December 12, 2014 - 3:12 am
(BPT) – From greeting long-lost family and friends at baggage claim to rushing across the terminal to catch a departing flight, a fast, skipping heartbeat is a common occurrence at airports across the country. But for commercial airline pilot Tim Knutson, 46, his irregular heartbeat indicated far more serious problems.
Based in Dallas, Texas, for work, but living with his family in Chetek, Wisconsin, Knutson was meeting with his chiropractor when the doctor noticed his irregular heartbeat. A cardiologist soon diagnosed him with atrial fibrillation (Afib), the most common heart rhythm condition in the United States, affecting nearly three million Americans.
For people who have Afib, an irregularity in the heart’s electrical system prevents the heart from beating normally and instead, the upper chambers of the heart (atria) quiver. Some patients liken this “fluttering” feeling to a hummingbird flapping its wings in their chest. This abnormal beating of the heart prevents the blood from effectively moving into the bottom chambers of the heart (ventricles), increasing the risk of stroke. In fact, people with Afib have a five times higher risk of stroke than those without the condition. Afib is a progressive disease, meaning that if it is left untreated, it may lead to chronic fatigue, congestive heart failure or stroke.
“My cardiologist prescribed medicine, but it didn’t fully control my symptoms, and also made me incredibly tired,” says Knutson. “As a pilot, we have to pass strict medical exams to continue flying. I knew that if I didn’t have my Afib under control, I was putting my career – and perhaps even the safety of passengers – at risk.”
Tim’s experience is not uncommon as over half of patients with Afib either don’t respond to or cannot tolerate drug therapy because of its side effects. To address Knutson’s Afib, his electrophysiologist recommended a minimally invasive procedure called contact force therapy.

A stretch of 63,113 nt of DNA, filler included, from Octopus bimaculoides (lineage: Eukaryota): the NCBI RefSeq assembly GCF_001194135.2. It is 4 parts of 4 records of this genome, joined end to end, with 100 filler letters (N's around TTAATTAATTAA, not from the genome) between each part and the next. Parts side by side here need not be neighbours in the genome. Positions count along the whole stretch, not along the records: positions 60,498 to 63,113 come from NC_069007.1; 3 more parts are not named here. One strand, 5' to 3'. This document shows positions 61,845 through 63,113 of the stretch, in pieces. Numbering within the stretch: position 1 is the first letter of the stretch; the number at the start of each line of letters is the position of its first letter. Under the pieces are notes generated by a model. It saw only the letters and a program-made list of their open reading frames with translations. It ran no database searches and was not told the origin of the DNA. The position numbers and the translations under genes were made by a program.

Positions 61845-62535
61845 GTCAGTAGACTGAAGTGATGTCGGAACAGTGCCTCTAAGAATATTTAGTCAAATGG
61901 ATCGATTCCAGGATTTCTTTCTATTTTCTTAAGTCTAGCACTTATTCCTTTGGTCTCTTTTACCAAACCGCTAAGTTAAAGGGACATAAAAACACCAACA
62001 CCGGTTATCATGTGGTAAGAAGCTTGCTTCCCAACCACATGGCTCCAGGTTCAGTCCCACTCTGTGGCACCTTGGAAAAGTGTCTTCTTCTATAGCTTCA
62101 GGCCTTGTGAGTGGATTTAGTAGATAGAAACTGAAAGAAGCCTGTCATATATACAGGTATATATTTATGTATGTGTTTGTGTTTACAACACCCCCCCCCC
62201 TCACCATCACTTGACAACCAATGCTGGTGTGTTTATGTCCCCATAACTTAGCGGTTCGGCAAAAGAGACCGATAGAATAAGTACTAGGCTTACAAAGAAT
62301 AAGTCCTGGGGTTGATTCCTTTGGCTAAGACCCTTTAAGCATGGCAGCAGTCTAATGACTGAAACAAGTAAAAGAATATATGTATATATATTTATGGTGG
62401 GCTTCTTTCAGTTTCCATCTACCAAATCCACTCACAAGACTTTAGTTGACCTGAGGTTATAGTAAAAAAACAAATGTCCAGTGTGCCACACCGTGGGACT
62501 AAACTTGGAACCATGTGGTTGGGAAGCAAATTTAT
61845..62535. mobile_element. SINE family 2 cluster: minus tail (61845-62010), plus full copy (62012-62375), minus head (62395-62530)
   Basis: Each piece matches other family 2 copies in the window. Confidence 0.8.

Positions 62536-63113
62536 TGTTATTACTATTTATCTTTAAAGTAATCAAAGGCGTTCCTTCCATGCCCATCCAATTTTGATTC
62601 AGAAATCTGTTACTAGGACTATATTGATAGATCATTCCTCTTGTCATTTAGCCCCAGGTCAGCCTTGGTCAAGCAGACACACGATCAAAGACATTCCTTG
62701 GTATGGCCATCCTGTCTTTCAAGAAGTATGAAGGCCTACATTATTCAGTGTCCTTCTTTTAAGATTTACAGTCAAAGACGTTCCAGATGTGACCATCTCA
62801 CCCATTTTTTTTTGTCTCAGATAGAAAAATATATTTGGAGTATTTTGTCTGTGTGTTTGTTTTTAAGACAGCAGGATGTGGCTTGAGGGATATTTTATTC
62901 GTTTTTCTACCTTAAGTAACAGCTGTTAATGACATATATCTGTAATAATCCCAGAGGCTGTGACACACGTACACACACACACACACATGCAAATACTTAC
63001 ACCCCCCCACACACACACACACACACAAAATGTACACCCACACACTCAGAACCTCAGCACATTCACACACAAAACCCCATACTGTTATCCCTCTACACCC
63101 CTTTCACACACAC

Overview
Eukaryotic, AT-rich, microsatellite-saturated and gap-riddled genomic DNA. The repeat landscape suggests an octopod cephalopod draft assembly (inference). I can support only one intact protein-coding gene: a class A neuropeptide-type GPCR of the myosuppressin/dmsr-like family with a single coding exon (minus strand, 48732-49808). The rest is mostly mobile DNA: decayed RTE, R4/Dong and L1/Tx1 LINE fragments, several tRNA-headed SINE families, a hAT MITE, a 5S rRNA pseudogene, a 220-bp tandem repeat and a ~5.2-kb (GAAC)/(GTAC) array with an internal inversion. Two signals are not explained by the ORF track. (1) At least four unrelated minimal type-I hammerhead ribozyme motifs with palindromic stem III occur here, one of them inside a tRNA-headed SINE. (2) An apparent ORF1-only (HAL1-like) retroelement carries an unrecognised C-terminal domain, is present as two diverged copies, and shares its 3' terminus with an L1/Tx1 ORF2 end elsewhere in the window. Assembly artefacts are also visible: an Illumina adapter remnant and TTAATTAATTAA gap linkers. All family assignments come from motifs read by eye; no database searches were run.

“Afib can have significant medical and quality of life implications for patients,” says Dr. Craig Delaughter, of Fort Worth, Texas. “Earlier this year, the U.S. Food and Drug Administration approved a new device called the THERMOCOOL SMARTTOUCH Catheter, the first contact force therapy approved in the U.S. In my opinion this catheter represents a significant advancement in cardiac arrhythmia management. It reports the exact amount of force I am applying to heart tissue. This new contact force information makes me confident that every location I need to ablate is effectively treated. This is an important treatment option because it has proven results in improving clinical outcomes and helping patients like Tim get back to their lives.”
During the procedure, doctors place a thin bendable wire, or catheter, through a blood vessel in the leg to reach the heart, and, using a navigation-like mapping system, can identify and treat parts of the heart that cause the heart rhythm problems. Patients are typically out of the hospital in one or two days and can resume normal activities. To learn more about Afib and available treatment options, visit GetSMARTAboutAfib.com.
“Since the therapy earlier this summer, my Afib symptoms are gone and I’m back in the cockpit, right where I belong,” Knutson says. “I encourage people with Afib to talk to their doctor about the path that might be right for them.”
The THERMOCOOL SMARTTOUCH Catheter is FDA approved for the treatment of drug refractory recurrent symptomatic paroxysmal Afib, when used with compatible 3D electroanatomic mapping systems.
Catheter ablation may not be an option if you had recent heart surgery; prosthetic valves; active infection; certain cancers; intracardiac thrombus, or an interatrial baffle or patch. Known complications include bleeding, swelling or bruising at the catheter insertion site, and infection. More serious complications are rare, which can include damage to the heart or blood vessels; blood clots (which may lead to stroke); heart attack, or death. Speak with your doctor about whether this is the right option for you.